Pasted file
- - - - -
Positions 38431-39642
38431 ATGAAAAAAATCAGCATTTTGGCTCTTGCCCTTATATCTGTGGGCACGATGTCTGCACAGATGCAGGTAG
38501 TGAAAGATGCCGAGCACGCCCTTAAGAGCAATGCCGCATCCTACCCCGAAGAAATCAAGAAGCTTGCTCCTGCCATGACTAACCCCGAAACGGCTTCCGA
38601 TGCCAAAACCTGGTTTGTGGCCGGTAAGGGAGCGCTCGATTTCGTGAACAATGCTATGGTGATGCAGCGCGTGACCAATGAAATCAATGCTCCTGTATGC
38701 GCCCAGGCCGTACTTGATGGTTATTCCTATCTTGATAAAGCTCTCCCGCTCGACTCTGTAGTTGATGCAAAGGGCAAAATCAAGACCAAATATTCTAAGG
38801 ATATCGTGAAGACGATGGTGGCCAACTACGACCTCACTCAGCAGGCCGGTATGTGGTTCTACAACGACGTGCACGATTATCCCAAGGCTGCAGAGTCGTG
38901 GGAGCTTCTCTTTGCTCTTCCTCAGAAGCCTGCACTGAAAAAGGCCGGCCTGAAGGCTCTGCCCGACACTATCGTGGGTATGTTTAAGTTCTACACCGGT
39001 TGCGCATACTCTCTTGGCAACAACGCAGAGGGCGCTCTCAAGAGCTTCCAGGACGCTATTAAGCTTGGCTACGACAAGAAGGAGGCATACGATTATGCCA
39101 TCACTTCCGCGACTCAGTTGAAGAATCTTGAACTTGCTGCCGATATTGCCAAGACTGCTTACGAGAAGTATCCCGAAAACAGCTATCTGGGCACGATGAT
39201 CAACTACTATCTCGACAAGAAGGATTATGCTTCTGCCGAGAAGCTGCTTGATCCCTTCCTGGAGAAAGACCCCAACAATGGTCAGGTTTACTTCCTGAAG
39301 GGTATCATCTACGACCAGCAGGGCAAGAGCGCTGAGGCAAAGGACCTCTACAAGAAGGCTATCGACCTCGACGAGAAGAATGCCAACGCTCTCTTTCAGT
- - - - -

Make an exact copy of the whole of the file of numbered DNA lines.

Positions 38431-39642
38431 ATGAAAAAAATCAGCATTTTGGCTCTTGCCCTTATATCTGTGGGCACGATGTCTGCACAGATGCAGGTAG
38501 TGAAAGATGCCGAGCACGCCCTTAAGAGCAATGCCGCATCCTACCCCGAAGAAATCAAGAAGCTTGCTCCTGCCATGACTAACCCCGAAACGGCTTCCGA
38601 TGCCAAAACCTGGTTTGTGGCCGGTAAGGGAGCGCTCGATTTCGTGAACAATGCTATGGTGATGCAGCGCGTGACCAATGAAATCAATGCTCCTGTATGC
38701 GCCCAGGCCGTACTTGATGGTTATTCCTATCTTGATAAAGCTCTCCCGCTCGACTCTGTAGTTGATGCAAAGGGCAAAATCAAGACCAAATATTCTAAGG
38801 ATATCGTGAAGACGATGGTGGCCAACTACGACCTCACTCAGCAGGCCGGTATGTGGTTCTACAACGACGTGCACGATTATCCCAAGGCTGCAGAGTCGTG
38901 GGAGCTTCTCTTTGCTCTTCCTCAGAAGCCTGCACTGAAAAAGGCCGGCCTGAAGGCTCTGCCCGACACTATCGTGGGTATGTTTAAGTTCTACACCGGT
39001 TGCGCATACTCTCTTGGCAACAACGCAGAGGGCGCTCTCAAGAGCTTCCAGGACGCTATTAAGCTTGGCTACGACAAGAAGGAGGCATACGATTATGCCA
39101 TCACTTCCGCGACTCAGTTGAAGAATCTTGAACTTGCTGCCGATATTGCCAAGACTGCTTACGAGAAGTATCCCGAAAACAGCTATCTGGGCACGATGAT
39201 CAACTACTATCTCGACAAGAAGGATTATGCTTCTGCCGAGAAGCTGCTTGATCCCTTCCTGGAGAAAGACCCCAACAATGGTCAGGTTTACTTCCTGAAG
39301 GGTATCATCTACGACCAGCAGGGCAAGAGCGCTGAGGCAAAGGACCTCTACAAGAAGGCTATCGACCTCGACGAGAAGAATGCCAACGCTCTCTTTCAGT